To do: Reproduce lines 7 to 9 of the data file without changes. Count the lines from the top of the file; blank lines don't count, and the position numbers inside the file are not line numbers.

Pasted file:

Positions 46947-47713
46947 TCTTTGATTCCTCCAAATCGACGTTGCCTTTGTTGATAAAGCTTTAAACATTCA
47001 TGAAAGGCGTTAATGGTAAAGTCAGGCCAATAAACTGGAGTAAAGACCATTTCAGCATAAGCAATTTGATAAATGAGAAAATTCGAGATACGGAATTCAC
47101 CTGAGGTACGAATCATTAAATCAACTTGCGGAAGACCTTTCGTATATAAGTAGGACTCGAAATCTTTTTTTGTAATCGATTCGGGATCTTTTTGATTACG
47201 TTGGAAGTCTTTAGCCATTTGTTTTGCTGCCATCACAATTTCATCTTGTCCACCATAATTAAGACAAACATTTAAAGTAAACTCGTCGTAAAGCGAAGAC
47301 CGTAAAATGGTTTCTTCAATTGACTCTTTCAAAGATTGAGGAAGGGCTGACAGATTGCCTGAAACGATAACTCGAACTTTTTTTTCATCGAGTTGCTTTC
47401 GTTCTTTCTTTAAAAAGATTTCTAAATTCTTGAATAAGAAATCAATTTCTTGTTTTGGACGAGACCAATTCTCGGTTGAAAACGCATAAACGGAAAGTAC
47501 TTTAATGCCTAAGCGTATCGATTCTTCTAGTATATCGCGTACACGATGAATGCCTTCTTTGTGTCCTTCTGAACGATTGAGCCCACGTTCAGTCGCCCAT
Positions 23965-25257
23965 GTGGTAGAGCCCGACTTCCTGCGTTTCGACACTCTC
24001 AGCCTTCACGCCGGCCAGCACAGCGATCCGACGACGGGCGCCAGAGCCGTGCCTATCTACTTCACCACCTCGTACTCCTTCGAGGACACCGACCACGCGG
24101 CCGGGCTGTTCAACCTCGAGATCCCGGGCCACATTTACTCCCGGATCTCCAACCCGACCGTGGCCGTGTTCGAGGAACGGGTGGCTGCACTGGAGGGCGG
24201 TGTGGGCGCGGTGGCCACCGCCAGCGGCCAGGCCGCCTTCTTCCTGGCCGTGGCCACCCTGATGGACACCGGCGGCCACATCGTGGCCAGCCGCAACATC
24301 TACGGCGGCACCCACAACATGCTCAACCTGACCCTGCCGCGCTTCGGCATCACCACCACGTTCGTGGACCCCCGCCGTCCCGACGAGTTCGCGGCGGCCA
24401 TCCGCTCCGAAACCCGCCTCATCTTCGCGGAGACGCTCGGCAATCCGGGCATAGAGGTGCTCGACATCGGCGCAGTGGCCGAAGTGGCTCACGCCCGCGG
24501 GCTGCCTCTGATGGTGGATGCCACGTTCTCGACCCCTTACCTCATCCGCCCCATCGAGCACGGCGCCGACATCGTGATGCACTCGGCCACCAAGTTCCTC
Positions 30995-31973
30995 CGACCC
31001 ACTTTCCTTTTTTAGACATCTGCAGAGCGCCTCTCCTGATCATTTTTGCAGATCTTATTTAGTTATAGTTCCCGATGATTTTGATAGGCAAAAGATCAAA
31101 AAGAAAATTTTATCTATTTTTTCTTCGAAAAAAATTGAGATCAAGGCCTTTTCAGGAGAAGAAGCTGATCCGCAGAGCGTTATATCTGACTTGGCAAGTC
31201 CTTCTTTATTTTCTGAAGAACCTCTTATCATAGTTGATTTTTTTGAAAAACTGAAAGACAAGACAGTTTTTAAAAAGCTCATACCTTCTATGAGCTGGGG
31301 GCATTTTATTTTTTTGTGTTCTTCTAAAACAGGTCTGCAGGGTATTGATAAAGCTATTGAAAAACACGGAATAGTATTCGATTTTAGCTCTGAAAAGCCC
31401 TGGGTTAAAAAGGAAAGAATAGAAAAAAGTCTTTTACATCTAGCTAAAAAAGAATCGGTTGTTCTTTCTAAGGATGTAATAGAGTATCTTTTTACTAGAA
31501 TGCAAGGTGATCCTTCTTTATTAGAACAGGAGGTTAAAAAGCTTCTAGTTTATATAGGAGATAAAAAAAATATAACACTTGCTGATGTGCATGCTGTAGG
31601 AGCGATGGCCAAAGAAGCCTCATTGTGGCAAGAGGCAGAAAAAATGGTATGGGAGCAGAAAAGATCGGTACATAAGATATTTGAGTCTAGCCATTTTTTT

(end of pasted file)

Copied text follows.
47401 GTTCTTTCTTTAAAAAGATTTCTAAATTCTTGAATAAGAAATCAATTTCTTGTTTTGGACGAGACCAATTCTCGGTTGAAAACGCATAAACGGAAAGTAC
47501 TTTAATGCCTAAGCGTATCGATTCTTCTAGTATATCGCGTACACGATGAATGCCTTCTTTGTGTCCTTCTGAACGATTGAGCCCACGTTCAGTCGCCCAT
Positions 23965-25257